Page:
Here's a brief overview of the events leading up to the discovery:
In 1951 M.H.F. Wilkins was a member of the team working on the diffraction of DNA and nucleic acids, but
he was "on holiday," as the Brits say, when physical chemist Rosalind Franklin was brought in on the project.
Franklin immidiately took over the project, and upon Wilkins return he was under the impression that she was merely a technician
gathering data (which didn't go over too well with her, and Wilkins wasn't particularly thrilled either when he figured out
what was going on).
That November Franklin gave a seminar on her findings at that time to an audience including James Watson
and F.H.C. Crick. After scribbling down some notes and not really paying any attention to the lecture the two went back
to Cambridge and came up with an obscure DNA model, which was shredded to pieces by an enraged Franklin after a presentation
Now that both sides were completely ticked-off at each other, the race was on (or at least it was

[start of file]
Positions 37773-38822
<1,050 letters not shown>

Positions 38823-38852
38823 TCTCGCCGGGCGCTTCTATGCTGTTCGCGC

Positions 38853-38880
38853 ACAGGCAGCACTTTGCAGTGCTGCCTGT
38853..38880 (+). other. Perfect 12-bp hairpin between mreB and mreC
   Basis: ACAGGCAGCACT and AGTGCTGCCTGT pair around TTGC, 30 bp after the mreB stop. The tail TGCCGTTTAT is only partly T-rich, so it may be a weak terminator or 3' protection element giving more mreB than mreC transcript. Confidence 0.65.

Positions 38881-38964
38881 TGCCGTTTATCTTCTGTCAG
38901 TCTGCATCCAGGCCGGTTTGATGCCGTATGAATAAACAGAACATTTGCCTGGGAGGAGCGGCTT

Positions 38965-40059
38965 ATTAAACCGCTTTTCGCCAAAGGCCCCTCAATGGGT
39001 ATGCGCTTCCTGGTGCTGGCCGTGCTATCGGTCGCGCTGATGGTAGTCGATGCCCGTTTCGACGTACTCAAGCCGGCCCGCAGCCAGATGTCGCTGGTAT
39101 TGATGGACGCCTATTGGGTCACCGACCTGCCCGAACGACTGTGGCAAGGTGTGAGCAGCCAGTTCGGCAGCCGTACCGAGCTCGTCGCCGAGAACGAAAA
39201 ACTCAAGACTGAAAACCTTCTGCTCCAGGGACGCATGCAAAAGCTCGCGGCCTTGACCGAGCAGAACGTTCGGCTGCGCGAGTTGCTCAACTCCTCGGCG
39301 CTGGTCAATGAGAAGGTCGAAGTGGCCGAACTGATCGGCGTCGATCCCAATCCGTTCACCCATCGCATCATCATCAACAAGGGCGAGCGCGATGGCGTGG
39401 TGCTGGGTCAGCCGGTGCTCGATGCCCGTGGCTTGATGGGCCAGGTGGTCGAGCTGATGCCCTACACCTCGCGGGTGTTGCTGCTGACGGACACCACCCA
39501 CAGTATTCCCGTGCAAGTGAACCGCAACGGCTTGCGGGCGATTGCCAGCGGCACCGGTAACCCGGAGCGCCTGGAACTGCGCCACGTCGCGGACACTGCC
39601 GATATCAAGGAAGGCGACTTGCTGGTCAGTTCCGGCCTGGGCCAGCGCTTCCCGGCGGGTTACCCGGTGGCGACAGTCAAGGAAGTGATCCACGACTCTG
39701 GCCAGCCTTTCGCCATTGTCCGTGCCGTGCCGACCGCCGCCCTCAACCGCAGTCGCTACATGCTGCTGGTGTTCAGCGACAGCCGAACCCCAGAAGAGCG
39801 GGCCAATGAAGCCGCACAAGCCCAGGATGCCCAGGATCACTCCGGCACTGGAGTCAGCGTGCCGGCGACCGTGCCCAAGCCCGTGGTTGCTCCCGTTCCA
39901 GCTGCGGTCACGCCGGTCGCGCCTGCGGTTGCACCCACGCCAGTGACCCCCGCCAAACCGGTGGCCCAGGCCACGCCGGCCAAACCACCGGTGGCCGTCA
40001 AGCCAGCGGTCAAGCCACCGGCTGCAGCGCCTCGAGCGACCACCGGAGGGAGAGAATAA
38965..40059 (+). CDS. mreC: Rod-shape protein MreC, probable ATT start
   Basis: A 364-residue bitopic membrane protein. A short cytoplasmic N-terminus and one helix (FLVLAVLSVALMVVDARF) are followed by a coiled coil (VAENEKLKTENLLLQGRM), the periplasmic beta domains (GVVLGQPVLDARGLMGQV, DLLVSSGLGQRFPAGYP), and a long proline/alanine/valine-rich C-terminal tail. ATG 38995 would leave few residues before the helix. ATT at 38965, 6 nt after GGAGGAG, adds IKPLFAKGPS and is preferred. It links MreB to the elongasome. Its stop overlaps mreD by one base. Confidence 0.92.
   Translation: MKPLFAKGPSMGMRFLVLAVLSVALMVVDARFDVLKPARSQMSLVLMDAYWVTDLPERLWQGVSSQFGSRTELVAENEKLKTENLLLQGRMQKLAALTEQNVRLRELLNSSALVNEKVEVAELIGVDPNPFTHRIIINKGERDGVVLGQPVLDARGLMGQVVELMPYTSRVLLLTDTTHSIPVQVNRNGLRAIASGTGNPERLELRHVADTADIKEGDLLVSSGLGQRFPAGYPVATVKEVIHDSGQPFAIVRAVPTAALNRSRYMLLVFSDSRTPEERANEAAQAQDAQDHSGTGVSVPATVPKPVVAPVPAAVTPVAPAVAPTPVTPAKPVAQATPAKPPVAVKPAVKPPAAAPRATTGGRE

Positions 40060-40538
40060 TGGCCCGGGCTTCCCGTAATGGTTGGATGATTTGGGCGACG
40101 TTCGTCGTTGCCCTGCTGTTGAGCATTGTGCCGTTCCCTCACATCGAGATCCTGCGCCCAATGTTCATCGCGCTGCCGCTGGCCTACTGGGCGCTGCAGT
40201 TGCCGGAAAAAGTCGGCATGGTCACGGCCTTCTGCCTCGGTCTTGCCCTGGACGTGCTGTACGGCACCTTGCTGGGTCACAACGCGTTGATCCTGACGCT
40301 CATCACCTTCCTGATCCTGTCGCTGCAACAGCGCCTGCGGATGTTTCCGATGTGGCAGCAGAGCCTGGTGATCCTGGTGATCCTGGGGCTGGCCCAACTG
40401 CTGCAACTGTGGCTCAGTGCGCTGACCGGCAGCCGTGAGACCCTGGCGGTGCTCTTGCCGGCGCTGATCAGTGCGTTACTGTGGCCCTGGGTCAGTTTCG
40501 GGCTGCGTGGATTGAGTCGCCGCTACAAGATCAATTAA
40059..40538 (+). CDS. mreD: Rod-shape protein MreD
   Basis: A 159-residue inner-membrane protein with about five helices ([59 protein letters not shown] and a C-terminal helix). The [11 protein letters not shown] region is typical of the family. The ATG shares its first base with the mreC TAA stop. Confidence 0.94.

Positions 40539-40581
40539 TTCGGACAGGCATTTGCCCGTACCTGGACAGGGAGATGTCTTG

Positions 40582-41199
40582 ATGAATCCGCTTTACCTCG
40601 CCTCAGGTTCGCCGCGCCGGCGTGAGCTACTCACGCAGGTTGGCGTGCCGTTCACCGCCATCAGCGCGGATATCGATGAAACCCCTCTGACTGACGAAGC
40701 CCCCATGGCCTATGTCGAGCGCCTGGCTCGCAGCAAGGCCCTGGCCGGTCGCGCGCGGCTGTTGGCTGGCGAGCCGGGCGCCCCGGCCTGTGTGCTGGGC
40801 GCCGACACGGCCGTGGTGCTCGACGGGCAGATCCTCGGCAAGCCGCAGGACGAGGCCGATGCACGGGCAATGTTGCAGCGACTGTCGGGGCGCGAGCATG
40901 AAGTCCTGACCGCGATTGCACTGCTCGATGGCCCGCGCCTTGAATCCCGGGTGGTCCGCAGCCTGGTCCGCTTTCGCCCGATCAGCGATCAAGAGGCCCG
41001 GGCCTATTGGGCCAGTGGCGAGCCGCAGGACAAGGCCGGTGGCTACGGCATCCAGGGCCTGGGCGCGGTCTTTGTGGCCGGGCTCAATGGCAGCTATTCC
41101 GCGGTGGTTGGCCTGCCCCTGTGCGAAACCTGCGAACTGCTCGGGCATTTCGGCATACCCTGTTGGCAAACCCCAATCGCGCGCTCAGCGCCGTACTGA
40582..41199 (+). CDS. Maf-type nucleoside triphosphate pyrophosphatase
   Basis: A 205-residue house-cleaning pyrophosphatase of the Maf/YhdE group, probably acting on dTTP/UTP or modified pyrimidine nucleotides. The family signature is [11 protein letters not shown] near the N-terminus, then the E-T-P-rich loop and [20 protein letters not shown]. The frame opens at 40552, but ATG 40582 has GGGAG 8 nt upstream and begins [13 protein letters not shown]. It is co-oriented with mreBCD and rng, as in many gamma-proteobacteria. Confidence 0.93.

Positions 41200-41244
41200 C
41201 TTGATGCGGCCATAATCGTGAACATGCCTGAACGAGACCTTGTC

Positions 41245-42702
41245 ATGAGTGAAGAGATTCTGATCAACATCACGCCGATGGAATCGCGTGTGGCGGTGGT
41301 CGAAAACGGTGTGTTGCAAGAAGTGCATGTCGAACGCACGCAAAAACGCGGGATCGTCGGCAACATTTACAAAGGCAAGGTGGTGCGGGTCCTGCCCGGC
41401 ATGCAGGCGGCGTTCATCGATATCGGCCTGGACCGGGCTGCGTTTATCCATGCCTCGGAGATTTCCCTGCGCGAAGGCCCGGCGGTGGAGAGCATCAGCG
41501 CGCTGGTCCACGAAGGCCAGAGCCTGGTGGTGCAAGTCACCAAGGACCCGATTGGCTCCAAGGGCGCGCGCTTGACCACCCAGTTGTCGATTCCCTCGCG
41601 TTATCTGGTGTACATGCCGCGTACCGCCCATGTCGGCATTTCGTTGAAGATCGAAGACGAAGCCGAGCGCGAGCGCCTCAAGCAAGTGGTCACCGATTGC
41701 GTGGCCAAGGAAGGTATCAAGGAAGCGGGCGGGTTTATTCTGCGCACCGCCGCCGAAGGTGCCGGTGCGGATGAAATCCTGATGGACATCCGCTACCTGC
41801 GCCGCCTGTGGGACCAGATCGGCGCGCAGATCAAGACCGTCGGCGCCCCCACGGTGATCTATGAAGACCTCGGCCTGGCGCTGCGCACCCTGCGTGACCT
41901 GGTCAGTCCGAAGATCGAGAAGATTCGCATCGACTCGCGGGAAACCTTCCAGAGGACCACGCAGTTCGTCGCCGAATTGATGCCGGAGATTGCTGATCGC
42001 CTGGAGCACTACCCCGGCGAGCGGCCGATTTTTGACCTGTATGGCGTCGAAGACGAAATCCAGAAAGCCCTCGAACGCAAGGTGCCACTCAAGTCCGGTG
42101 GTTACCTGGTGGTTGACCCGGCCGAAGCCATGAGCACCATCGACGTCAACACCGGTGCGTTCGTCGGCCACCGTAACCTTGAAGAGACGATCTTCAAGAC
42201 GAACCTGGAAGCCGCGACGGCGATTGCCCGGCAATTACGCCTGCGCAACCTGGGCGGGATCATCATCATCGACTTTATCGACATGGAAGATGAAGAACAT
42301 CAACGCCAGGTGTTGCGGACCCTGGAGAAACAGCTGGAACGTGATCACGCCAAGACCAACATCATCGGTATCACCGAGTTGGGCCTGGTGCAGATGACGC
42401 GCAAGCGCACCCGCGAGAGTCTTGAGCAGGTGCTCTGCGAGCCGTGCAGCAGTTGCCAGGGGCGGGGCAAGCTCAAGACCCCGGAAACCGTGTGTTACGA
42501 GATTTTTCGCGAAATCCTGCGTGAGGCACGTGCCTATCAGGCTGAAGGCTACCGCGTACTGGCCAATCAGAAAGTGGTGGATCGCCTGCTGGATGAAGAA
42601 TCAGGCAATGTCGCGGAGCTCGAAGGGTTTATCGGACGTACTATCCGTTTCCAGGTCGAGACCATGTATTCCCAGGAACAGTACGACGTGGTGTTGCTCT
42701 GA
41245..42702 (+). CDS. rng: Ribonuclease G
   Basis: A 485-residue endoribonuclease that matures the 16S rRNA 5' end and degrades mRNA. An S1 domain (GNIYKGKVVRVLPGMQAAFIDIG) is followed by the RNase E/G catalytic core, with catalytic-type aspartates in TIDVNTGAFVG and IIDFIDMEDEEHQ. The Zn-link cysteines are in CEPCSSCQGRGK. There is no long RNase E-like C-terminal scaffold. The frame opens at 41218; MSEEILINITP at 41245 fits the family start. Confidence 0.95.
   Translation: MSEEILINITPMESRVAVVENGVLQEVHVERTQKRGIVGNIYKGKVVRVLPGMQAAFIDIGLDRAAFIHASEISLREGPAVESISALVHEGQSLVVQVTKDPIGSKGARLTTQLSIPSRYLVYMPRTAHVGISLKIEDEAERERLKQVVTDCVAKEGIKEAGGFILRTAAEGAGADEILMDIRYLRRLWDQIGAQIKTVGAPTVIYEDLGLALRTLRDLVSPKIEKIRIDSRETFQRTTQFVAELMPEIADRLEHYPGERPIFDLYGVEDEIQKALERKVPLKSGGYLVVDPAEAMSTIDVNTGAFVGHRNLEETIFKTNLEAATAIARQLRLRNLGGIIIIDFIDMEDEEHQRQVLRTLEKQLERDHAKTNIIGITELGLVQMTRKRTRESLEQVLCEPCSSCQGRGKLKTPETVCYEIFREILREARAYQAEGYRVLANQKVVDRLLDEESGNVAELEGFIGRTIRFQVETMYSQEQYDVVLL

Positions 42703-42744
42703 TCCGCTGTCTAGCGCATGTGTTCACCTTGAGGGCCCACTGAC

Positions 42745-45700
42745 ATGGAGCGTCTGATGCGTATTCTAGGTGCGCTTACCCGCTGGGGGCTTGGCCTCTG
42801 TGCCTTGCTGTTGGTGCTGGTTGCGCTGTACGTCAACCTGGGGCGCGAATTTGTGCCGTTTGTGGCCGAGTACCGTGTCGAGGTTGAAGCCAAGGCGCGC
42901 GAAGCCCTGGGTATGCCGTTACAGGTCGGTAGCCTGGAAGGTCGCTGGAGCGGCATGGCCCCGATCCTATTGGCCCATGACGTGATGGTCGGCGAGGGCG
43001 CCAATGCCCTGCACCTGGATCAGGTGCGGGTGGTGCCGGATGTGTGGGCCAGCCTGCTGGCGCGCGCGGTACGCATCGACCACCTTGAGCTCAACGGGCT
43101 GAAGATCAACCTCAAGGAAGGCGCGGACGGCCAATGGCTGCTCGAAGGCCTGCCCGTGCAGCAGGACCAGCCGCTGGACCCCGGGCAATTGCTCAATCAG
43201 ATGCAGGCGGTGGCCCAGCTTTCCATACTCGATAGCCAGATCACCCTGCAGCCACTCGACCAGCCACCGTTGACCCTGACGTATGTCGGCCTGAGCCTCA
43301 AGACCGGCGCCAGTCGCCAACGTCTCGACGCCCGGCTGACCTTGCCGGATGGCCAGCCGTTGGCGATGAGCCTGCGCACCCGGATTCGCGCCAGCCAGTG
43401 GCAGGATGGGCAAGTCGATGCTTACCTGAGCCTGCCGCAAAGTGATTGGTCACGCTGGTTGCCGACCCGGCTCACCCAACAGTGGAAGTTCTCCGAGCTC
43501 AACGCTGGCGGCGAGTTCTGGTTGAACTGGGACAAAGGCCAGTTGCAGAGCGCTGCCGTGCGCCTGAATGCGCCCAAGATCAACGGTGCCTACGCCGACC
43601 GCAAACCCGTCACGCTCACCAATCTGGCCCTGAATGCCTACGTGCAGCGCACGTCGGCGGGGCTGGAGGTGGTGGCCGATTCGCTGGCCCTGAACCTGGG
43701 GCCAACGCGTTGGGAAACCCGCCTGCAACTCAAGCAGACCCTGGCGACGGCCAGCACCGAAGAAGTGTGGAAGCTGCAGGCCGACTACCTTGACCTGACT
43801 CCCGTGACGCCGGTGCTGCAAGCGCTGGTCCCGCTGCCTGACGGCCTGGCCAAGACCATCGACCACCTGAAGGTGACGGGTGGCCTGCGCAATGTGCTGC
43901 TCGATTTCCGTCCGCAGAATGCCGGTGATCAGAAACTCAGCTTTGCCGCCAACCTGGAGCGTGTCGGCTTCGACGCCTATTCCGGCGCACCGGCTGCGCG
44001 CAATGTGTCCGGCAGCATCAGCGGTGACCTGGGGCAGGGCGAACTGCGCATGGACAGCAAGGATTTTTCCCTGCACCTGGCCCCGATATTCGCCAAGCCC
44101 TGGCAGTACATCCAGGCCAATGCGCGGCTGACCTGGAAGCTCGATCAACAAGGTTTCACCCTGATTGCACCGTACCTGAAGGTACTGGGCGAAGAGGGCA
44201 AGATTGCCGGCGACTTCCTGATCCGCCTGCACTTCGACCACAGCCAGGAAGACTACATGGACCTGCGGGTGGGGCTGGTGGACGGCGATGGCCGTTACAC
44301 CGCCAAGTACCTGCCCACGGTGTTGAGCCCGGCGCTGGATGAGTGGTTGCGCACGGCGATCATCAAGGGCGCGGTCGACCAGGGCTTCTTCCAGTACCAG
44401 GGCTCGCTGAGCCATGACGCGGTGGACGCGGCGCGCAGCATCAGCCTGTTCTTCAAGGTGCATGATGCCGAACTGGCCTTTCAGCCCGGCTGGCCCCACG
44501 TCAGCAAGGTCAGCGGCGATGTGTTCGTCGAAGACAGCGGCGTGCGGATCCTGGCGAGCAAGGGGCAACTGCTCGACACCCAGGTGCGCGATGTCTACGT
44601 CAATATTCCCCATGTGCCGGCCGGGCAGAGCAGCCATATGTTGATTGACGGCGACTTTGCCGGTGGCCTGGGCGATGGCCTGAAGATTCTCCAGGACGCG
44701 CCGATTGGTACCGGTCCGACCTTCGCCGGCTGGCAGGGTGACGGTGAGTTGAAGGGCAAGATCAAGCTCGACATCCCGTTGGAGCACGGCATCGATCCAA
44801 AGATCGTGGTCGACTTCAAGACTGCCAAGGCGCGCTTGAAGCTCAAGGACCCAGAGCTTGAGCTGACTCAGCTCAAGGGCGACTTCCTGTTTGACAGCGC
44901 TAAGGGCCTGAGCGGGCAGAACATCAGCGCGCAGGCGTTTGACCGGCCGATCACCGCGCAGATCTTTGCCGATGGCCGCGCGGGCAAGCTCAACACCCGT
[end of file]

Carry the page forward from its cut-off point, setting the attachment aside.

to Watson, Crick, and Wilkins) to discover the DNA. Throughout the race the Watson/Crick/Wilkins team used data from
other scientists, especially Franklin.
On March 17, 1953, a draft of Franklin's final information was written, but since she wasn't quick
to publish her own results, the Crick/Watson/Wilkins team beat her to it, publishing their results the next day.
Nobel prizes were not awarded to the discoverers (if that's a real word...) of the structure
of DNA until 1962 and are only awarded to living persons; Franklin died in 1958. In their final presentation when receiving
their Nobel Prize, the team included 98 references. Guess who wasn't one of them? Only Wilkins put her name in
So all in all we'll let the reader be the judge as to who really discovered this great contribution